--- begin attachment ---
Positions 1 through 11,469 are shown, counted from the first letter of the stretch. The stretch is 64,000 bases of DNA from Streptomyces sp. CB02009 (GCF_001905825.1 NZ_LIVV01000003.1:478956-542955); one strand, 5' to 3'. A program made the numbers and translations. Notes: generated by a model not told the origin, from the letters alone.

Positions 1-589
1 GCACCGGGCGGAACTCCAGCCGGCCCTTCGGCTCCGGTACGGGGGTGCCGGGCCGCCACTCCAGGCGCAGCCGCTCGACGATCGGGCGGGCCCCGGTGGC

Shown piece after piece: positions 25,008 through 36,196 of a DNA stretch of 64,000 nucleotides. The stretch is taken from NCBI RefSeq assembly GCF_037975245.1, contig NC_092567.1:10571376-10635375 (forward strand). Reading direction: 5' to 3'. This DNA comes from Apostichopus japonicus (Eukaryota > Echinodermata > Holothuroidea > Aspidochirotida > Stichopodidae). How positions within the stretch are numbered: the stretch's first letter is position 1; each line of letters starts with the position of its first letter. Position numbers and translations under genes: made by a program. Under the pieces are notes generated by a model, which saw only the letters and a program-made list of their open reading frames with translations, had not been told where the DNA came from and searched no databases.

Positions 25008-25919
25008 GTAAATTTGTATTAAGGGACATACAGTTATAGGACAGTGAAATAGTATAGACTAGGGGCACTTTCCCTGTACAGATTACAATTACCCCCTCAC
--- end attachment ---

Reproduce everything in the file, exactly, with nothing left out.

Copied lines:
Positions 1 through 11,469 are shown, counted from the first letter of the stretch. The stretch is 64,000 bases of DNA from Streptomyces sp. CB02009 (GCF_001905825.1 NZ_LIVV01000003.1:478956-542955); one strand, 5' to 3'. A program made the numbers and translations. Notes: generated by a model not told the origin, from the letters alone.

Positions 1-589
1 GCACCGGGCGGAACTCCAGCCGGCCCTTCGGCTCCGGTACGGGGGTGCCGGGCCGCCACTCCAGGCGCAGCCGCTCGACGATCGGGCGGGCCCCGGTGGC

Shown piece after piece: positions 25,008 through 36,196 of a DNA stretch of 64,000 nucleotides. The stretch is taken from NCBI RefSeq assembly GCF_037975245.1, contig NC_092567.1:10571376-10635375 (forward strand). Reading direction: 5' to 3'. This DNA comes from Apostichopus japonicus (Eukaryota > Echinodermata > Holothuroidea > Aspidochirotida > Stichopodidae). How positions within the stretch are numbered: the stretch's first letter is position 1; each line of letters starts with the position of its first letter. Position numbers and translations under genes: made by a program. Under the pieces are notes generated by a model, which saw only the letters and a program-made list of their open reading frames with translations, had not been told where the DNA came from and searched no databases.

Positions 25008-25919
25008 GTAAATTTGTATTAAGGGACATACAGTTATAGGACAGTGAAATAGTATAGACTAGGGGCACTTTCCCTGTACAGATTACAATTACCCCCTCAC